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The Orkney Wargames Club meets

in Kirkwall on Thursday evenings.


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Mobile Bay, 1864

Ironclads, Bill’s Ironclad Rules, 1/600 scale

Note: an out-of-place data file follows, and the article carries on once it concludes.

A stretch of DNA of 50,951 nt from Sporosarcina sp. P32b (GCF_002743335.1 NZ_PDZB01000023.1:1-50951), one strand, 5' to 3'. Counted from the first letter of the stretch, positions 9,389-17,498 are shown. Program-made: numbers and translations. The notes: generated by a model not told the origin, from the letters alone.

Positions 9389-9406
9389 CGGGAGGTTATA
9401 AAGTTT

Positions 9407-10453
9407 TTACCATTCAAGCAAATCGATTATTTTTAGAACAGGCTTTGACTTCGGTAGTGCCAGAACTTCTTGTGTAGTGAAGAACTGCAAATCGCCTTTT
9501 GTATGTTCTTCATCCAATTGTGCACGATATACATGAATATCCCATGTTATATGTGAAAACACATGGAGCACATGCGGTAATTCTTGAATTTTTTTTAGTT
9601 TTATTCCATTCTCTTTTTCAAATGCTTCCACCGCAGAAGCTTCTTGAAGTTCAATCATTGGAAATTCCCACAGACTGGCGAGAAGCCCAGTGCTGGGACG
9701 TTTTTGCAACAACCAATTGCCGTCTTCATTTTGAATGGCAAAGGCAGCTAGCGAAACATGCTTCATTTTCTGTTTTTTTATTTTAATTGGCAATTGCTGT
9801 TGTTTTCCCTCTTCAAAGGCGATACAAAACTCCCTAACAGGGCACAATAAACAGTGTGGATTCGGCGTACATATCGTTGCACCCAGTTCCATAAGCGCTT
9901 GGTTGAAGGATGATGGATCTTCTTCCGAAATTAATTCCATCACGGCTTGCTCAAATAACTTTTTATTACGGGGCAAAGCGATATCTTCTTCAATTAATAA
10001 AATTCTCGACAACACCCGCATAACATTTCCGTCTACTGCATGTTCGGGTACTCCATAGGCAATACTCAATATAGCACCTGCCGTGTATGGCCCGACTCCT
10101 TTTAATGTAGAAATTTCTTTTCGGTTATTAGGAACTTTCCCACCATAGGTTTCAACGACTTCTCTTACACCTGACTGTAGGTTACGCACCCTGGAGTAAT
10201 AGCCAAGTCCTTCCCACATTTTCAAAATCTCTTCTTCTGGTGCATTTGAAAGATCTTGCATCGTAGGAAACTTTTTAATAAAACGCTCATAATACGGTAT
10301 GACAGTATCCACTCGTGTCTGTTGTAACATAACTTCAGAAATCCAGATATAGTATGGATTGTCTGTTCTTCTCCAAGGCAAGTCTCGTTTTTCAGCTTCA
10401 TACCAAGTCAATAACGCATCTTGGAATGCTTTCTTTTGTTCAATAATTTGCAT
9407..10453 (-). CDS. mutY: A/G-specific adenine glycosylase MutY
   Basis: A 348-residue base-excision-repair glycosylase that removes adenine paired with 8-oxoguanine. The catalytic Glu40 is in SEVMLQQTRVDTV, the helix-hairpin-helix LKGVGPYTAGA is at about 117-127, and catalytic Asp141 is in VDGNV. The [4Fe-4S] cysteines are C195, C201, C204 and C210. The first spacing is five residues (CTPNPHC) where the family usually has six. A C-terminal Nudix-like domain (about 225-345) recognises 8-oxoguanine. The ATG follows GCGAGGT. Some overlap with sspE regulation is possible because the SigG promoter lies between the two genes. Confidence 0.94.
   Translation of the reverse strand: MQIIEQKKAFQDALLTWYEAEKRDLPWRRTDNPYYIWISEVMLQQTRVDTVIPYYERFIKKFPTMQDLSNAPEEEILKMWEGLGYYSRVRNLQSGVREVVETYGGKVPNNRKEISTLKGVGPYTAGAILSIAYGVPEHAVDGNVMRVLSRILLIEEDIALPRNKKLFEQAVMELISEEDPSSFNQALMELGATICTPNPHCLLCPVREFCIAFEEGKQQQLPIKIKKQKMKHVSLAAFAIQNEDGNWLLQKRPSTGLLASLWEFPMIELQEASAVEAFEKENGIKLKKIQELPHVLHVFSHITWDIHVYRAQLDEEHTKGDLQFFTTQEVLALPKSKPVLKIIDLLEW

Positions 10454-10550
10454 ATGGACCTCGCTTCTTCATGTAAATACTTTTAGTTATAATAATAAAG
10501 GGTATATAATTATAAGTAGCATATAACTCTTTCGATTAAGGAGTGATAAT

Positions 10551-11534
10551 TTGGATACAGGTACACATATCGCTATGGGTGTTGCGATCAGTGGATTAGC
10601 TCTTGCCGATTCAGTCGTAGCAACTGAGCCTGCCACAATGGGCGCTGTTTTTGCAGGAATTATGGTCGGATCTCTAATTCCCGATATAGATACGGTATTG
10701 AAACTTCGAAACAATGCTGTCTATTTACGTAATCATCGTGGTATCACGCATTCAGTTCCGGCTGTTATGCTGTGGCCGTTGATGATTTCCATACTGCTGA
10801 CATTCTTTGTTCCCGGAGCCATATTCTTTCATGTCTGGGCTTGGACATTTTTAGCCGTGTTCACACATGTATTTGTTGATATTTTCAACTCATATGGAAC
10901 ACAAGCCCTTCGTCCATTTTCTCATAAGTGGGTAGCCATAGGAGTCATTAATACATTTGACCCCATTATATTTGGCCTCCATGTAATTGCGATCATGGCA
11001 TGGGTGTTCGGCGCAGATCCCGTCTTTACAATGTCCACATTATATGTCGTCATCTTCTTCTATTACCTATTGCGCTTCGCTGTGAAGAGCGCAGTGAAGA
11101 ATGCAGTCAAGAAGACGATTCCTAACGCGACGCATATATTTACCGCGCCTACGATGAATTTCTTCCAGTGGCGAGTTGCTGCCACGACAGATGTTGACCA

Bill Gilchrist and I have been developing a set of naval wargame rules. Actually Bill has been doing almost all the work – I’m just there to share the credit. They’re tentatively called Ironclad, and the plan is to have them published by Osprey, as part of their rules series. This game was only our third playtesting session, and was an non-historical game, set loosely around Mobile Bay towards the end of the American Civil War. A Union fleet of five monitors and four wooden sidewheel steamers launched an attack on the bay, which was defended by two forts – a big brick-built one, and a smaller earthwork. Just for the heck of it we sent the wooden steamers past the bigger fort, while the monitors pounded the smaller one into submission. A big minefield meant that the attackers had to pass close to the two forts, and these two deep-water channels were guarded by two Confederate squadrons – one of paddlewheel rams – the other of ironclads. Sorry for the lurid sea – Bill doesn’t care about tabletop aesthetics as much as I do!Actually the fire from the big fort wasn’t as galling as we’d expected – two of the Union paddlewheelers suffered serious damage as they steamed past – the other two emerged relatively unscathed. That though, was when the rebel rams struck. A combination of fire from the fort and the attention of the Confederate paddlewheelers led to the striking of the USS Miami and the diminutive Ceres. The other two Union paddlewheelers kept their distance, having run past the forts. Their job of course was done – they’d broken into Mobile Bay.The Confederate rams turned their attention to the line of three Passaic class monitors heading their way. The Passaic was rammed repeatedly, and suffered badly as a result. Still, her turret blazed away at her assailants, supported by the fire of her two sister ships. The battle ended with three of the Confederate rams reduced to floating wrecks, and they struck their colours. The last one – the Selma – didn’t want to face their fire again, and headed out into the Gulf of Mexico, bound for goodness knows where. On the other side of the entrance my two monitors Onondaga and Tecumseh had temporarily silenced the smaller fort, but now faced two Confederate ironclads – the Tennessee and the Nashville.Both rebel ships rammed the Tecumseh, causing minor damage on her. Then though, they threaded past the Confederate ships, pouring fire into the unprotected sides of the Nashville as they went. She was battered so badly she struck, as did the Tennessee a couple of turns later. That left the third Confederate ironclad Tuscaloosa, which was much slower than her confreres. She too ended up battered by Union super-heavy guns, and spun out of control into the minefield. Actually the minefield was something of a disappointment in this game – none of the mines ever went off, even when ships blundered through the middle of the mined channel.That though, was a minor quibble. The rules are in a pretty nascent state, but they’re already robust enough to take the rough and tumble of a multi-player game. Bill and I will tweak them slightly before their next outing, but we honestly think we’re on to a winner with them – fast, fun and vaguely accurate. We still have a few problems with the longevity of ships in a gunnery duel, and with the way ships cope with damage, but the basics of the rules are solid enough, and they work.


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